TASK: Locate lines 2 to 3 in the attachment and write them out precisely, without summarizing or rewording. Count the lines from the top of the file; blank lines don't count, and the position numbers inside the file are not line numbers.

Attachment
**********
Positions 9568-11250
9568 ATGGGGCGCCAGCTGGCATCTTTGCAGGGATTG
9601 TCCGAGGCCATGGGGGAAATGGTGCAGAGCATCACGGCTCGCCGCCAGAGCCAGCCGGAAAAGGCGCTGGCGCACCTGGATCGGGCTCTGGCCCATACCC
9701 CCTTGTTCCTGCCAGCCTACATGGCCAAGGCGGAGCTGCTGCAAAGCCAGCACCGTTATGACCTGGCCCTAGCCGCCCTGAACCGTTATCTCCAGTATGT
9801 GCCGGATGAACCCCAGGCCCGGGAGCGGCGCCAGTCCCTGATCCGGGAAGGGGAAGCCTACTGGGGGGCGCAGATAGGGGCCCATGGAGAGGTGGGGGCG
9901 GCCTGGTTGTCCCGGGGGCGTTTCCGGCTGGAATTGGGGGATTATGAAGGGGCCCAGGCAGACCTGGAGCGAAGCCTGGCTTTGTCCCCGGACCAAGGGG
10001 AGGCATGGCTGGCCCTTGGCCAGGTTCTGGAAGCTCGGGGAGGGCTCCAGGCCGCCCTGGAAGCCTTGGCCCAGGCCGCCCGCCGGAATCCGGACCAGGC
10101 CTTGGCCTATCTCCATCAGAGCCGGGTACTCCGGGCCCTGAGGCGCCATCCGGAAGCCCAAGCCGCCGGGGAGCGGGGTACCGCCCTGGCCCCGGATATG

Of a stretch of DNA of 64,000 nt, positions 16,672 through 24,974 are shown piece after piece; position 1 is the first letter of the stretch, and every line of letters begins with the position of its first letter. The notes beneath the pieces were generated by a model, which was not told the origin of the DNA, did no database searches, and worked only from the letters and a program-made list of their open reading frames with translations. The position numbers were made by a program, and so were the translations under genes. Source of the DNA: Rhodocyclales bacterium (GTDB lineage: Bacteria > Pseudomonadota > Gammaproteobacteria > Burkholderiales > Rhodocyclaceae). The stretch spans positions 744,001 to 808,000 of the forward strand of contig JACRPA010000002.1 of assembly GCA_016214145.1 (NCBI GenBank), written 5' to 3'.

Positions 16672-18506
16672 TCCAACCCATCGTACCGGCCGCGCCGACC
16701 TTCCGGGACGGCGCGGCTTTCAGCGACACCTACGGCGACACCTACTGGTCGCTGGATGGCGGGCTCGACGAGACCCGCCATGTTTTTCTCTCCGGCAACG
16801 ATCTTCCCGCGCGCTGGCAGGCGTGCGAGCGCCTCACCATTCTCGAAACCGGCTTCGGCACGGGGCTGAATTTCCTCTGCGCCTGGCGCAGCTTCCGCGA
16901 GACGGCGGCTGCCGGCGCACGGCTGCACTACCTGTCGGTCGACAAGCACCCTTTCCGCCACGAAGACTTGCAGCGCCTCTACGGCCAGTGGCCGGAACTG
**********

9568 ATGGGGCGCCAGCTGGCATCTTTGCAGGGATTG
9601 TCCGAGGCCATGGGGGAAATGGTGCAGAGCATCACGGCTCGCCGCCAGAGCCAGCCGGAAAAGGCGCTGGCGCACCTGGATCGGGCTCTGGCCCATACCC